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Inland Marine Insurance

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Although you have insured the business property on your premises, this protection does not extend off site - unless you carry Inland Marine insurance.

This type of policy goes back as far as the 17th century when Lloyd's of London extended coverage on ship cargos beyond ocean voyages to their final destination "inland." Today, Inland Marine covers the property of a business when it's in transit - or stored at a location away from the premises - as well as the property of third parties that's held on the premises. Because this property is essentially "floating," these policies are also known as Floaters.

Inland Marine coverage would apply in such scenarios as:

  • A truck carrying designer handbags for an upscale department store is hijacked at a rest stop.
  • A hailstorm damages bulldozers on a machinery dealer's lot.
  • A fire at a dry cleaners scorches customers' clothing.
  • A defective sprinkler system in a "big box" store warehouse soaks dozens of TVs.

You can buy Inland Marine insurance on either a "named peril" basis (which lists the specific risks covered) or as an "all risk" policy (which covers losses from all causes not specifically listed).

This coverage can provide valuable protection for the mobile or moveable property of almost any business, large or small: everything from camera shops and computer manufacturers through building contractors and jewelry stores to museums/art galleries and trucking companies.

As Business Insurance professionals, we can tailor a comprehensive Inland Marine policy to the needs of your company. Feel free to get in touch with us at any time.


Understanding How to Implement ADA Regulations

Bookmark and Share 2Although you're aware of the Americans with Disabilities Act (ADA), you might not understand how to implement it in your small business. The Equal Employment Opportunity Commission (EEOC) can help. The Americans with Disabilities Act: A Primer for Small Business outlines the provisions of the ADA and provides valuable examples, tips, and caveats:

This EEOC publication covers:

  • Who's protected by Title I of the ADA.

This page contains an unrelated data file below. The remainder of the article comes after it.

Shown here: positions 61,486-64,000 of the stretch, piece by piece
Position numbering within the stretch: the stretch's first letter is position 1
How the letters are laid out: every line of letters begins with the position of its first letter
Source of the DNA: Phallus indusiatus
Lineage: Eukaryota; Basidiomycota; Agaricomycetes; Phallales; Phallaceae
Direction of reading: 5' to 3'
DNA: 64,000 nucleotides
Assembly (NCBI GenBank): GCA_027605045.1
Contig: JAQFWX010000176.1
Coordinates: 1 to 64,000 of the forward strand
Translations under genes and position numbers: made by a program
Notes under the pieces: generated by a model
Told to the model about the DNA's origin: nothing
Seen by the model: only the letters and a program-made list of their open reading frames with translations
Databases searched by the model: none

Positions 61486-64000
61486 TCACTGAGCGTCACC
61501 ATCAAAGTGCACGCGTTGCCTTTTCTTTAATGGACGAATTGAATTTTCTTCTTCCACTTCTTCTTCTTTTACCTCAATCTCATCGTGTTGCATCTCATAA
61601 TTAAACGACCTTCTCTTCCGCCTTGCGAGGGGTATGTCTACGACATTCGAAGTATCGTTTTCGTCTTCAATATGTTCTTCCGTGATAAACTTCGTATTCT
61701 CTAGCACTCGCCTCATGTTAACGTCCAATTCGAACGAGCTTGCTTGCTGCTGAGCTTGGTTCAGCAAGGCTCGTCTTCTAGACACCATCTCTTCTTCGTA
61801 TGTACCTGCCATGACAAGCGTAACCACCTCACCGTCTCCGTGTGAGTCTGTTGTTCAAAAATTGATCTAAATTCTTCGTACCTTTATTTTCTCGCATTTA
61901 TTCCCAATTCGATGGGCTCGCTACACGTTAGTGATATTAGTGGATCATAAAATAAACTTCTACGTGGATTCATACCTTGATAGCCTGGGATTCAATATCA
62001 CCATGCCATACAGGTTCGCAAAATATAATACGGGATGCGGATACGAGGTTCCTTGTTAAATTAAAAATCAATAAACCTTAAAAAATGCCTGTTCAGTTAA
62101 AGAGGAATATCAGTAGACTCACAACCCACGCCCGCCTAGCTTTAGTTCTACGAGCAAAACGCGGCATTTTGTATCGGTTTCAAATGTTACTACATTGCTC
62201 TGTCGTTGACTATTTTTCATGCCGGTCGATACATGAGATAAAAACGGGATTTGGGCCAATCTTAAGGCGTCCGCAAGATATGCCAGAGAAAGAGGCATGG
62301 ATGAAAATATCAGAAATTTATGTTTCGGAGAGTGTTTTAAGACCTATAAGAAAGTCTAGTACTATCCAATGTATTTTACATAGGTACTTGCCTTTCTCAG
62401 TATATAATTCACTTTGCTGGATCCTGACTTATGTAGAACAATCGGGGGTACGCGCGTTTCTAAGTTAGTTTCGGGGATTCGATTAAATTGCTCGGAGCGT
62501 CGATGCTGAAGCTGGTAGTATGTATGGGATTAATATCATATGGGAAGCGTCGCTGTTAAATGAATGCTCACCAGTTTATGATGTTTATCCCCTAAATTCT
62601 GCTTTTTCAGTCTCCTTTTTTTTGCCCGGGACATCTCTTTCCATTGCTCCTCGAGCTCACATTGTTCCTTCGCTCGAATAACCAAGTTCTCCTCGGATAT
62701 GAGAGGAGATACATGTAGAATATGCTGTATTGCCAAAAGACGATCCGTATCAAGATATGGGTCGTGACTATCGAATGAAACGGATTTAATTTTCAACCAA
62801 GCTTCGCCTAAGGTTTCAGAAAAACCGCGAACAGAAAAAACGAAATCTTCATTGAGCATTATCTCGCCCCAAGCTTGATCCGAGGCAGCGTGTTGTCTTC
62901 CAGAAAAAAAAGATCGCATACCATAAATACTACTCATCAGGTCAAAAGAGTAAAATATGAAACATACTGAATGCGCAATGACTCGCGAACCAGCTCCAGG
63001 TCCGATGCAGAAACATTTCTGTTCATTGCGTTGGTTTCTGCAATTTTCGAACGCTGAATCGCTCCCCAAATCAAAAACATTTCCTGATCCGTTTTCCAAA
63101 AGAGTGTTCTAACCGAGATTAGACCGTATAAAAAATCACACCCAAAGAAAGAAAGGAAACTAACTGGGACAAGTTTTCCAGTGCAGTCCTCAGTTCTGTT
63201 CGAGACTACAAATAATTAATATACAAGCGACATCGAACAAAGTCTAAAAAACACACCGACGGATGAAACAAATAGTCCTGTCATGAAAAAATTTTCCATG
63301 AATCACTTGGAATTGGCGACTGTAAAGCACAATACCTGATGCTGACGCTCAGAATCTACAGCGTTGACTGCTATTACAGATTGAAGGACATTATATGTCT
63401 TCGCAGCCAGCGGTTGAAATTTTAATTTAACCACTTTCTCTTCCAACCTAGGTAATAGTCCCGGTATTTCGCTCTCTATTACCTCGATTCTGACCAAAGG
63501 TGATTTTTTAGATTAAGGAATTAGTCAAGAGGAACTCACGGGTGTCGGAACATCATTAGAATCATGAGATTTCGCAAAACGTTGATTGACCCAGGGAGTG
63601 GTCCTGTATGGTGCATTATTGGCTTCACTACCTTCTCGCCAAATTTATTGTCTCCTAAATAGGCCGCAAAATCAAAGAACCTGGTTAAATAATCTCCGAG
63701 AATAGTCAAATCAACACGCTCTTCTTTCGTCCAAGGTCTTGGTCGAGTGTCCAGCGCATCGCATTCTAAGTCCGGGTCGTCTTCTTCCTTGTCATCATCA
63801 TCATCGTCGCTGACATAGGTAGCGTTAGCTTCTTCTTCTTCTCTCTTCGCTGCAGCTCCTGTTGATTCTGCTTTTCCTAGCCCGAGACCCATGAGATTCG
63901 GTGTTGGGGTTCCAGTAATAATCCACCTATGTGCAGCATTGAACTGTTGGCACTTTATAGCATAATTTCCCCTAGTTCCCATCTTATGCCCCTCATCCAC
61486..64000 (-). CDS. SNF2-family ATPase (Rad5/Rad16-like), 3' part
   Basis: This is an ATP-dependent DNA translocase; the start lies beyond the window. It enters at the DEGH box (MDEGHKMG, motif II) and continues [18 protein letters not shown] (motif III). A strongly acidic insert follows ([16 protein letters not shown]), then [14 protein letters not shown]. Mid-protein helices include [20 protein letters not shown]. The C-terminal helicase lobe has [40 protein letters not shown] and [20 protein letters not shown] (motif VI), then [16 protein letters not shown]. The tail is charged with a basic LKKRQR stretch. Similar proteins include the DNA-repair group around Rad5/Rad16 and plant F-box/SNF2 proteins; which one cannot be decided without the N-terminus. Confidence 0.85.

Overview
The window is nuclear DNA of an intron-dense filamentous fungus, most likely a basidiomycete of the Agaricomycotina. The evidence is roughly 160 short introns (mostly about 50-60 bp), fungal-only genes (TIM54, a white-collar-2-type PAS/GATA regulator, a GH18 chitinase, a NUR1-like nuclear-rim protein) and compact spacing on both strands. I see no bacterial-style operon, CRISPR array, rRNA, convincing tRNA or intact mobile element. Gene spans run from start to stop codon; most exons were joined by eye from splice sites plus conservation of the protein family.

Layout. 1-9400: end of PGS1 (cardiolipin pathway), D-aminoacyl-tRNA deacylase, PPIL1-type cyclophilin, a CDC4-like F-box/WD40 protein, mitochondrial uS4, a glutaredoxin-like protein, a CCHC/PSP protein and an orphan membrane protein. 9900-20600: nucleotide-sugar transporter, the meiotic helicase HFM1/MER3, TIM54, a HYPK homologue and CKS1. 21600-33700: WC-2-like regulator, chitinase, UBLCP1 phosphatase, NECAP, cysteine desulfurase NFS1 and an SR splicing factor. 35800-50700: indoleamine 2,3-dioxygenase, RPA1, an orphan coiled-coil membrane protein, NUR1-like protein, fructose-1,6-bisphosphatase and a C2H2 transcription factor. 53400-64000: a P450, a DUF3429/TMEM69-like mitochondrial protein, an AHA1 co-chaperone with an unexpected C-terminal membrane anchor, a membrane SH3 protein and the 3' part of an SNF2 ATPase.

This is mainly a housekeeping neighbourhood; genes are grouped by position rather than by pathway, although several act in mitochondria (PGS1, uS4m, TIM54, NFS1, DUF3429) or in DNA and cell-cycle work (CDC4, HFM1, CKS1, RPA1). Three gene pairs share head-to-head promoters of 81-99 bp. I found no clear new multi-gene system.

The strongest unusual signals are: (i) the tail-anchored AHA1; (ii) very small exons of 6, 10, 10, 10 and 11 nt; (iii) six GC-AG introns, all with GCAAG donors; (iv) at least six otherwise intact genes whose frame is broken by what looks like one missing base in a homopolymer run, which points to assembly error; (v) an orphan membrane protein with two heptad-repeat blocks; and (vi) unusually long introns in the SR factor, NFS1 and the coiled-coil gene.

• How to make ADA services accessible.
  • The use of tax credits and deductions to offset specific costs.
  • How to avoid mistakes when interviewing applicants with disabilities.
  • What questions you're permitted to ask employees about a medical condition.
  • What to do if safety issues arise.
  • Various aspects of reasonable accommodations requirements.
  • Tax incentives for businesses that hire and retain people with disabilities.

If you provide goods and services to the public, check out the ADA Guide for Small Businesses, a 15-page illustrated guide that presents an overview of some basic requirements for small businesses. It provides guidance on how to make these services accessible and use tax credits and deductions to offset specific costs. You can access the guide at ADA Guide for Small Businesses (HTML) or ADA Guide for Small Businesses (PDF). Spanish, Cambodian, Chinese, Hmong, Japanese, Korean, Laotian, Tagalog and Vietnamese editions are available from the ADA Information Line: (800) 514 -0301 (voice) or (800) 514-0383 (TTY).

Reading up on the ADA can help you avoid costly lawsuits. Get smart on the law -- and call us to make sure you have the coverage you need to protect your business against this risk.


Cell Phones Can Increase Workers Comp Premiums?

Bookmark and Share 2The more your employees use mobile devices on company business, the more likely they are to suffer injuries - and the greater your exposure to Workers Compensation losses - even if the incident occurs off the clock or away from the workplace!